Is there any reason for parents to be concerned about innocent sexual exploration on the part of very small children? The reason I ask is that I recently discovered my preschooler playing "doctor" with a neighborhood friend. I've always believed that this kind of thing was normal in young kids, but when I found my own child involved, I felt uncomfortable and didn't know what to say. Are such feelings justified?
This is really just a question of having the wisdom and discernment to provide age-appropriate sex education to your kids as the situation warrants it. The cultural messages kids are receiving about sex may make this more difficult, but if you're modeling healthy attitudes toward sexuality at home, there's no reason to be overly concerned about this incident.
Because sexuality is a central part of life, it's only natural for children to want to know about it. This is why it's important to take the initiative to teach your kids about sex in your own way and on your own terms – otherwise, they're probably going to learn about it somewhere else, and there's no telling if the information they pick up will be accurate or healthy. The good news is that it's never too late to begin this process. The fact that you caught your child "playing doctor" with one of the neighbor kids doesn't mean you've got a lost cause on your hands.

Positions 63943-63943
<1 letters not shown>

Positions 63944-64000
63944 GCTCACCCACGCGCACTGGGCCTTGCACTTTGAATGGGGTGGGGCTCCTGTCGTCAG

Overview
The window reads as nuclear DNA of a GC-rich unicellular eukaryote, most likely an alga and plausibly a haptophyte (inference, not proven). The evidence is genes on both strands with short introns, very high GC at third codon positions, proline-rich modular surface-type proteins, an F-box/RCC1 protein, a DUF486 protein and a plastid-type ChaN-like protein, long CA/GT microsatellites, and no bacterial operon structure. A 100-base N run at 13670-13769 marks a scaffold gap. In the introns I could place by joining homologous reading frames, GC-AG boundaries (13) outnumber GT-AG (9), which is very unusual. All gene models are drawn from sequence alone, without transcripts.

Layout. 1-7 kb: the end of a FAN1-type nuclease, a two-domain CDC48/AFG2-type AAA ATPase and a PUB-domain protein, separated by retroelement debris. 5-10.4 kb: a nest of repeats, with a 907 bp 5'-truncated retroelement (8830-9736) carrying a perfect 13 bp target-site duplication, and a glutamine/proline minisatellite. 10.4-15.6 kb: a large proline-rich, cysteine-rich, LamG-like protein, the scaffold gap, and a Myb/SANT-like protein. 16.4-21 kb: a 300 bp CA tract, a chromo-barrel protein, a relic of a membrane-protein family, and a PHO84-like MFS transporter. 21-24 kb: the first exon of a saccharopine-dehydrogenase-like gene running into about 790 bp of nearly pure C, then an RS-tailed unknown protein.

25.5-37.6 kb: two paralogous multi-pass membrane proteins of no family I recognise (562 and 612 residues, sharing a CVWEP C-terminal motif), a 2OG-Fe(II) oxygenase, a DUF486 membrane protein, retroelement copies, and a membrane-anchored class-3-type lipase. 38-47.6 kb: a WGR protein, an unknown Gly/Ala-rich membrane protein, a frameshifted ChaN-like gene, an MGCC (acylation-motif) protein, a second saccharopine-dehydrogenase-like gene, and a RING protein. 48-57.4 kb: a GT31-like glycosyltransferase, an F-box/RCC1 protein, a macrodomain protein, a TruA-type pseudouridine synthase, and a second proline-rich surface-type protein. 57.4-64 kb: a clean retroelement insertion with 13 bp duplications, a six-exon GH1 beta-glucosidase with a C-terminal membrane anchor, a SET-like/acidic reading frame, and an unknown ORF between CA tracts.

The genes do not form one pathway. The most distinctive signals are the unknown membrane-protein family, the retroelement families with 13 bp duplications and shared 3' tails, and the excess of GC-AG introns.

Curiosity, then, is normal and should be expected. Sexual touch, on the other hand, is a more serious matter. Complications can occur when the game of "doctor" involves this kind of touching, and for this reason it should not be condoned or ignored. If this kind of behavior was a part of the play you witnessed, you should alert the parents of the other child and see what can be done to prevent it from happening again. Naturally, both sets of parents need to be careful not to shame their children. Punishment certainly isn't appropriate in a case like this. Here again, the best solution is simply to stay current with good sex education in the home and enforce healthy personal boundaries.
It's also important to keep in mind, that when adequate sex education is lacking, naiveté can sometimes lead to sexual experimentation. And while some sexual experimentation is typical even in healthy children, each situation needs to be considered carefully and on an individual basis.
If you have further questions about this, feel free to call Focus on the Family's Counseling department. They'd be happy to assist you in any way they can.
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